One of the big pitfalls for a growing business is when they try to extend their brand’s reach to a new audience. To do this, you not only need to increase your acquisition strategy, but typically you also need to adjust your site’s content to appeal to this new audience. This becomes an issue when the attempt to appeal to a new audience alienates your existing core audience. The German giant, Chal-tec, faced this exact problem when they evolved from a hyper focused single online store (Electronic Star) that specialized solely in DJ equipment into a multi-category online mall to compete with the likes of Amazon. While the expansion did result in an increase in online revenue and conversions, it left their core audience that frequented their site when they were purely a DJ equipment store confused about where to find all things Audio/Visual.
Chal-tec solved this by targeting a DJ enthusiast audience segment and creating a personalized experience that hid every element of the original site and replaced it with content that was geared towards DJ audio and video equipment.
This can be easily replicated on your site by creating audience segments based on specific paid campaigns (using UTMs) you’re running or by leveraging the profile information (age, gender, region, etc.) associated with the user visiting your site.
It’s fairly intuitive that product recommendations are important. According to Invesp, “56% of online shoppers are more likely to return to a website that recommends products”(Forbes). In today’s current e-commerce climate, however, having product recommendations alone is not enough. Findings have shown that “47% of consumers check Amazon if the brand they’re shopping with doesn’t provide product suggestions that are relevant – SmarterHQ” (Forbes). So your website not only needs to have product recommendations, but the recommendations also need to be relevant to the user. Most recommendation apps and widgets will allow you to show product recommendations based on what is most popular, related products to the currently viewed PDP, or what the user has recently viewed. While this will work fine for a portion of your site’s visitors, for the rest the recommendations will be like trying to fit a square peg in a round hole.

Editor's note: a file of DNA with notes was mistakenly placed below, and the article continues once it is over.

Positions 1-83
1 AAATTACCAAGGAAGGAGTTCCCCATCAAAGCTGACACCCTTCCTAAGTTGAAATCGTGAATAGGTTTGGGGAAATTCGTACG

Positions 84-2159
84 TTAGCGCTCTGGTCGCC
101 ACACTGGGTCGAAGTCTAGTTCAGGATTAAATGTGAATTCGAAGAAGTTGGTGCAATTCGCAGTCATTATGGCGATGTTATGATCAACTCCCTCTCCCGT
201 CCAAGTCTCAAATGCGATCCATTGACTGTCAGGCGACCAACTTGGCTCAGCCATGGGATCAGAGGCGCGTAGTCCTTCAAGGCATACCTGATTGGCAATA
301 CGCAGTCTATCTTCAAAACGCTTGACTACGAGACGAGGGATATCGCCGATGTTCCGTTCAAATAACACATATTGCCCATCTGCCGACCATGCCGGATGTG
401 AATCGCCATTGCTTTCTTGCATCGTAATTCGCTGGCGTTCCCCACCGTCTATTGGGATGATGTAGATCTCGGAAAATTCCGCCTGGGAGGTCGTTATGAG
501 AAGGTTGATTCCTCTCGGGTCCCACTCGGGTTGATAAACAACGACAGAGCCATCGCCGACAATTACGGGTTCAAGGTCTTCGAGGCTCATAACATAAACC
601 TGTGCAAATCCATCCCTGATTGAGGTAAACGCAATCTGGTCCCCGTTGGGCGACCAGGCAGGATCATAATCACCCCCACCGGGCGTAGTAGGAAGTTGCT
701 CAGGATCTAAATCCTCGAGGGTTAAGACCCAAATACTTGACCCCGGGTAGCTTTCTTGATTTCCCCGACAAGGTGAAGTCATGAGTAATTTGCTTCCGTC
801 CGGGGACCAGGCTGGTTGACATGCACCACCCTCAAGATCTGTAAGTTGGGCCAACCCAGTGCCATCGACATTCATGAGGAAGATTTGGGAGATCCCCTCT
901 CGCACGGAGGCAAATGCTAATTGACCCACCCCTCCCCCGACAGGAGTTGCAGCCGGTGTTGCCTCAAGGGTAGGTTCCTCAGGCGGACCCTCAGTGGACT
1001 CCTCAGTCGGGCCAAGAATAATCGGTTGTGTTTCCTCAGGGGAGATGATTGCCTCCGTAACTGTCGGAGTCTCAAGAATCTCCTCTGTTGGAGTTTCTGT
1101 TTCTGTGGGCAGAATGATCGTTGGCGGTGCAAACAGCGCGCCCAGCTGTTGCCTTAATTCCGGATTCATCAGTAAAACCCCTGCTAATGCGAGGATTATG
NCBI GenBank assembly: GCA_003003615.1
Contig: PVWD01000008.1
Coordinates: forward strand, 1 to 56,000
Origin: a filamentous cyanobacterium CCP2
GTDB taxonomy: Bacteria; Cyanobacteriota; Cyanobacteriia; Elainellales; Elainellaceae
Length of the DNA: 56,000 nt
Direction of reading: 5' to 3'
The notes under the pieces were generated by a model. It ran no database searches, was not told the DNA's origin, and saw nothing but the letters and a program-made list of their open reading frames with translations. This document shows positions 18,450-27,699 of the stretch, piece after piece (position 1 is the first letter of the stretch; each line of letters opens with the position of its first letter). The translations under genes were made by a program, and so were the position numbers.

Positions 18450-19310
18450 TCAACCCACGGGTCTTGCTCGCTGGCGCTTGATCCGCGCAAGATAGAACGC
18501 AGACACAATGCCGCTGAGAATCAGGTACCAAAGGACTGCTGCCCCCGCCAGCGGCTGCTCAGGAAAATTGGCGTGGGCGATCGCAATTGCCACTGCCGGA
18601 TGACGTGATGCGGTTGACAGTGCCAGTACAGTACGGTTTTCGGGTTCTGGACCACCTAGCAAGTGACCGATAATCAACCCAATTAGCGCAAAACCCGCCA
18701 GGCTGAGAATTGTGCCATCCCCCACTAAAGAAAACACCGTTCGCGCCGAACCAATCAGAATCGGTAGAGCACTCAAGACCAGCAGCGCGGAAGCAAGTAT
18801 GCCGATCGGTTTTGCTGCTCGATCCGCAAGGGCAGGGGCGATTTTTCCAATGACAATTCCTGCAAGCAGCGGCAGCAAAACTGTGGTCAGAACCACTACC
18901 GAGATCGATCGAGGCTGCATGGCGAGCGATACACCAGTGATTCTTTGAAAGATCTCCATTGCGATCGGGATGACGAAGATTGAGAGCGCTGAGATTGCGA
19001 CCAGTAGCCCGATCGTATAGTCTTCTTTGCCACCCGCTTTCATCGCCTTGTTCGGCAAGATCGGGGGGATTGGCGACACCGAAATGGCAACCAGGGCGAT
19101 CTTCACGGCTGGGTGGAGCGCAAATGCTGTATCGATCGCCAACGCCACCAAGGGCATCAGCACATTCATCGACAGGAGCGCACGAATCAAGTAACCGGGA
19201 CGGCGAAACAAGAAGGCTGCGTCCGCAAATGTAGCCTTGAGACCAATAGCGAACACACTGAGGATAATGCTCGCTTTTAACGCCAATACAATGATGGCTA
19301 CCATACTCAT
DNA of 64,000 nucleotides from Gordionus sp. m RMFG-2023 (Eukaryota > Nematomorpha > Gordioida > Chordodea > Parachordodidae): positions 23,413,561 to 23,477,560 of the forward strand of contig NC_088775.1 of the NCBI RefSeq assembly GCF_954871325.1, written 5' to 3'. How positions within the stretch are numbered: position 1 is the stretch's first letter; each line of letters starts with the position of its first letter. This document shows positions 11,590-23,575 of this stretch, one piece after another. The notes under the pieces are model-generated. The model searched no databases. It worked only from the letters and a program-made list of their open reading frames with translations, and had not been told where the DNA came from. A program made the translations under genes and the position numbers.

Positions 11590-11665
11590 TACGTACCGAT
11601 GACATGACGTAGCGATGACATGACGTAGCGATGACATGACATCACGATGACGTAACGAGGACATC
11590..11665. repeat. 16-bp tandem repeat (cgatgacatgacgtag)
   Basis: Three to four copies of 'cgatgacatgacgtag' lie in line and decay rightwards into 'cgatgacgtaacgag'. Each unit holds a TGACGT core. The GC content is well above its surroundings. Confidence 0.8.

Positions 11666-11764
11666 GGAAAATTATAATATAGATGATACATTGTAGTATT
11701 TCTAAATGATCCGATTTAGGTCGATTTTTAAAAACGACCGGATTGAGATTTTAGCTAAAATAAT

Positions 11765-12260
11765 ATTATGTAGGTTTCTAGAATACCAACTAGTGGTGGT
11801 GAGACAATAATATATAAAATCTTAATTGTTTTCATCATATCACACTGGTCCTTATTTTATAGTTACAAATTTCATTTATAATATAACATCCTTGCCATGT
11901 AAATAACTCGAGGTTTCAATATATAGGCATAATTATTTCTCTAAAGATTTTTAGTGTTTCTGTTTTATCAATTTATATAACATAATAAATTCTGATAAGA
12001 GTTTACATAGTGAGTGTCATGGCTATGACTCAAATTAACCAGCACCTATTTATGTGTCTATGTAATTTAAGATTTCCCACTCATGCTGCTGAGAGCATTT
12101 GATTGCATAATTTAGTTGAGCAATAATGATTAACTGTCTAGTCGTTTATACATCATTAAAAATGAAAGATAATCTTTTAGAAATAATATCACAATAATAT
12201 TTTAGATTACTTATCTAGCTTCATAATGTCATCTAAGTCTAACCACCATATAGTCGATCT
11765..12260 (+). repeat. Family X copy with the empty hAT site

To avoid having an ineffective recommendation strategy for a large portion of your site’s visitors, tools like Dynamic Yield allow websites to recommend products using more personalized strategies like user affinity, collaborative filtering, and bought with last/recent purchase (ideal for increasing LTV of returning customers).
An effective example of this in action comes from Dynamic Yield’s case study of Sephora. According to the report:
“To help users seamlessly find the most relevant products, Sephora focused on optimizing PDPs across eight markets in Asia. In each country, users were shown recommendations based on three distinct strategies: similar items, bought together and automatic.
Since the most successful recommendation approach varied by market and KPI, Dynamic Yield’s adaptive recommendations crunched the data and deployed the highest performing strategy in each market, based on users adding items to cart and completing a purchase.
Dynamic Yield’s recommendation engine powered a CTR of more than 4%, ultimately returning direct revenue in excess of $6.50 for every $1 spent with Dynamic Yield. As a result of the massive revenue uplift and development time saved, Sephora now serves recommendations powered by Dynamic Yield to 100% of website traffic”. (Source)
Navigation Menu Personalization
The makeup brand, e.l.f., ran into a problem a lot of websites with extensive product catalogs face, lack of room in their navigation menu. How e.l.f. got around this was by using the browsing history of the user to personalize the navigation menu. New users would be shown what they determined the best high-level category menu, but returning users would be shown the subcategories of the main category they previously visited. This resulted in a 17.6% increase in CTR and exposed users to products deeper in their catalog.
Leveraging first party data to create new detailed experiences.
The great part about tools such as Dynamic Yield is that it allows businesses to leverage their historical first party data. So if your business has detailed audience segmentation already stored in another analytics platform, DY can import those segments so your team can immediately start creating custom experiences for them (Source).
One of the ways e.l.f. took advantage of this feature was by importing their existing audience segments from customer-analytics software, Custora.
And there you have it – a brand new marketing tactic that takes advantage of the traffic you are already getting to your site to turn more website visitors into paying customers, and more first time customers into repeat buyers. Never underestimate the power of a personal touch!